It is the evening of our date night. Our dinner out. Dress is casual. Clean t-shirt and shorts. We take the dinghy to shore, tie up and walk the path to the pension. I am well oiled with DEET as I am still scratching miserably and not wanting to add more. We see sweet little baby goats tied up along the path, keeping them close to home and their moms not far away. We were taken around the house to the back yard where a table was set up, lighting hung from the trees and we had a view of our boat and the expanse of the bay before the final sunlight fell to night. Do we like curry? Why yes, we do! Do we like goat? Well, we are open to trying! Excellent. And it was. Over rice, some mango, some salad. It was a delightful meal. We were leaving and stopped at the house to pay when a couple of young French men were speaking to the owner. They translated for us, the meal was the equivalent of $15 usd and yes, dollars were fine. Did we enjoy the goat? They killed it just that morning for us. What?! Petting the baby goats on the way back, I wondered which one was missing.
Snorkel, snorkel, snorkel some more. Indeed, there are a few reef Manta here. So graceful, so elegant, and not at all scary even though they technically are part of the shark family. I am loving being in the water more although the clarity is not wonderful, I am still able to get some video. We added to our library of dive books when we were in the states, adding the Reef Fish and Reef Creatures of the Indo-pacific by Humann/DeLoach. The fish are so much more colorful in the South Pacific as we go further west.
There is a small school here, designed for a one or two week camp for young Marquesans to learn the arts and history of their ancestors. At the end of their time here, they put on a show for whoever is anchored and chooses to come, there is no charge. We joined seven or eight other boats in watching the kids perform dances that spoke of their ancestors life. The pig dance and the bird dance were big hits and they had audience participation which led to many laughs. Returning to our boats after, the moon lit up the sky, what a magical place and how fortunate we are to be here. We spent a week here before moving around the island to Taihoe Bay. If it rains, we catch water and if it doesn’t, we make water.
After spoiling ourselves with calm rest filled nights, we decided to go north, around the point and back int to Taihoe Bay. We raised the main as we motored out of the entrance, the wind filled in and we let the jib out. The wind petered out until we reached the corner. The wind filled back in and we were off to the races as a squall showed up at the same time we did. With wind on the beam and waves over the bow, we sped along. The rain came down and we were soaked from the salt water waves over the cabin and rinsed by the fresh rain falling from above. Over and over and over, this cycle repeated.
The melon head dolphins enjoyed our passage as they bounce dangerously close to the bow and at the stern. So graceful and quick, none ever seem to be in danger. We could have stopped in to Daniels Bay or Controller’s Bay. Hoping to see them when we leave, made us think to pass them for now as well as the desire to stay in legal line with immigration and our CDS (Carte de Sejour).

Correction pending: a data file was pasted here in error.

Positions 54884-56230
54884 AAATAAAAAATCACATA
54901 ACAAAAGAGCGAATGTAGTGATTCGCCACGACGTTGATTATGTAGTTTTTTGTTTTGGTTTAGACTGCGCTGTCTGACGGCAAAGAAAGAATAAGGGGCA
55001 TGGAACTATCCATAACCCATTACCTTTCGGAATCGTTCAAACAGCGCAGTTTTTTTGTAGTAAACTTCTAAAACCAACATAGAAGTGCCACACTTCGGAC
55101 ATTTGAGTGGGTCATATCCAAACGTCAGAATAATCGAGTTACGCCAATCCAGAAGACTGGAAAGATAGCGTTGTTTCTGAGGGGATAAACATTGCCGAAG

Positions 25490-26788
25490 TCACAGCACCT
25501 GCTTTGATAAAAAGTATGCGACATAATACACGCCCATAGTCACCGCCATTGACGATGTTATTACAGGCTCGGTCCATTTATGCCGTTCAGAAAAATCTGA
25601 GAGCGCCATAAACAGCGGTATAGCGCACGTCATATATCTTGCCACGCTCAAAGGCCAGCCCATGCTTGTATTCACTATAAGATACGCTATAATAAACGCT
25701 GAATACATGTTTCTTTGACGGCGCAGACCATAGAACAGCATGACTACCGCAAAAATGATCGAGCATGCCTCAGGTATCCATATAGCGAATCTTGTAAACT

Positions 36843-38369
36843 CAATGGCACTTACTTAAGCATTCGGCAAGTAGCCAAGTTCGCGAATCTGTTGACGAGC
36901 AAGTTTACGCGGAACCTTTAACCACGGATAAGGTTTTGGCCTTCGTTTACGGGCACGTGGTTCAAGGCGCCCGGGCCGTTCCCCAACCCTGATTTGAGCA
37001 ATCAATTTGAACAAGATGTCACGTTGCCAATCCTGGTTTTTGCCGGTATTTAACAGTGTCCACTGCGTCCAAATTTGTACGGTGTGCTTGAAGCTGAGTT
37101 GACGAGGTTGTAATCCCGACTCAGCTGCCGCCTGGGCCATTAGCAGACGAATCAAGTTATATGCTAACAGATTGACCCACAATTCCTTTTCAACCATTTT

Marquesan Tattoos. Known for the intricacy and quality, not only the written language and story telling, but as a practice of protection agains natural or supernatural threats, the Marquesas tattoos might well be considered the ultimate art. Although for many centuries and nearly all civilizations, pigmented skin has been recognized. European explorers marveled in their interest of the tatau of the islanders. Tatau had significance in every part of daily life for both male and females. The tattooer played an important role, in the development of the ancient civilization to the solidarity of daily life. Banned by the missionaries, revered by the explorers. While techniques and instruments have changed, the history has had a a resurgence.
It rained. Actually, rain is a understatement. It poured. Buckets of water. We rounded the final point to enter the bay when the clouds opened up and sun shine on the bay and the village. We entered like drowned rats. We could see some cruising friends already here as SV Kokopelli was anchored. Here we met Vicky and Jeff, of SY Wraith, enroute back to Australia where they hailed from.
We had the opportunity meet a young man, Teiki Huukena in Taihoe Bay. He is humble and gentle despite his almost bear like presence. I had already expressed an interest in the tradition of tattoo with the crossing of the Pacific. What I learned over the next several day however, impressed upon me the importance of patutiki or Marquesan tattoo. In the end, what Teiki said to me and what he has written in his book, a compendium of Marquesan patutiki dictionary and years of research, it is an example of his pride for his ancestry and his art. “I have often heard it said and seen written on forums that Westerners did not have the right to have Polynesian tattoos (I am of course speaking about Marquesan tattoos), because “these tattoos belong to our families and ancestors…. So be reassured, for those who fear, there is no problem n having yourself tattooed with Marquesan symbols, even if you are not Polynesian. Quite to the contrary, it is a real pleasure that you wish to share our culture, insofar as your wishing to wear it permanently on your skin. I find it more than honorable that you have such a high level of consideration for our culture and tupuna (ancestors).”